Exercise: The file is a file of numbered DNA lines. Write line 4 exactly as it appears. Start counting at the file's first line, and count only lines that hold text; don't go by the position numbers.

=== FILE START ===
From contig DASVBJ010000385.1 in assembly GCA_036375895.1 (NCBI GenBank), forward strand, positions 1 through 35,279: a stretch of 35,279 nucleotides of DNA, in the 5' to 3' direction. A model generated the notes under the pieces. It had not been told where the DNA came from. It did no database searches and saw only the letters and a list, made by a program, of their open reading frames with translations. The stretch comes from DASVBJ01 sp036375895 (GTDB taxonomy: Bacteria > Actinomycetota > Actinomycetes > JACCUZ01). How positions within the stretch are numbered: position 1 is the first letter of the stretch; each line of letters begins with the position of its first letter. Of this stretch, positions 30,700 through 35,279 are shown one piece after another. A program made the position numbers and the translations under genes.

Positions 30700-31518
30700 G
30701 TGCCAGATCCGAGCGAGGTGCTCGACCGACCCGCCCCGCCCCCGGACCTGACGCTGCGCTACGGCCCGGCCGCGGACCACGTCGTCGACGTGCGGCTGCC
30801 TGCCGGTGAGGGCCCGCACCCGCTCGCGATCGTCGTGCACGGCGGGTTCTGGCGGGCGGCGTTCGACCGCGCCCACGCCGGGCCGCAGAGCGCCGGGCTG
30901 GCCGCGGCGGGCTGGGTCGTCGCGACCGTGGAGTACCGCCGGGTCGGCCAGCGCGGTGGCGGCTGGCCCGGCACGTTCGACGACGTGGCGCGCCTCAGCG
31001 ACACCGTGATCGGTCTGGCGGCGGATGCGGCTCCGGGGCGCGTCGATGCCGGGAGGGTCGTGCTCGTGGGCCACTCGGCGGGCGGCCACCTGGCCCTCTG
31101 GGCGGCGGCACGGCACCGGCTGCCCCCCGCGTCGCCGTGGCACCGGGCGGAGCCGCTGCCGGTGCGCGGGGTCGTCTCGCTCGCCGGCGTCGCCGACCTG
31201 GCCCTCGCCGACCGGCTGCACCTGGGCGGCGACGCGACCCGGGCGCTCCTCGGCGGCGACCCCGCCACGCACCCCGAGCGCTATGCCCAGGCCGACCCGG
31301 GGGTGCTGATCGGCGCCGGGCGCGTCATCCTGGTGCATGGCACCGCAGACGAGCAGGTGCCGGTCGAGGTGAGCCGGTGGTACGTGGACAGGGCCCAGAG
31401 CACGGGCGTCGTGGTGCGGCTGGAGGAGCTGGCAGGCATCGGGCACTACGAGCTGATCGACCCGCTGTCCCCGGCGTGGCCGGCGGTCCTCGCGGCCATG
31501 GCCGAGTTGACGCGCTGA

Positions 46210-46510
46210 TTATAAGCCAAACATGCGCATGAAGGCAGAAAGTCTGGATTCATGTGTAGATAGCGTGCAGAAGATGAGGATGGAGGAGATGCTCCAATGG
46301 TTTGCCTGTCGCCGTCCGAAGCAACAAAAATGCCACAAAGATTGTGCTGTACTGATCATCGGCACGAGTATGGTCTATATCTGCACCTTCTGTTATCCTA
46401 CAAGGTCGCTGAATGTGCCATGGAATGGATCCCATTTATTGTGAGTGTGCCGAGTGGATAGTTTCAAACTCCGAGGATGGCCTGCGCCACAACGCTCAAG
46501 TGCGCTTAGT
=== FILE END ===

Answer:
30701 TGCCAGATCCGAGCGAGGTGCTCGACCGACCCGCCCCGCCCCCGGACCTGACGCTGCGCTACGGCCCGGCCGCGGACCACGTCGTCGACGTGCGGCTGCC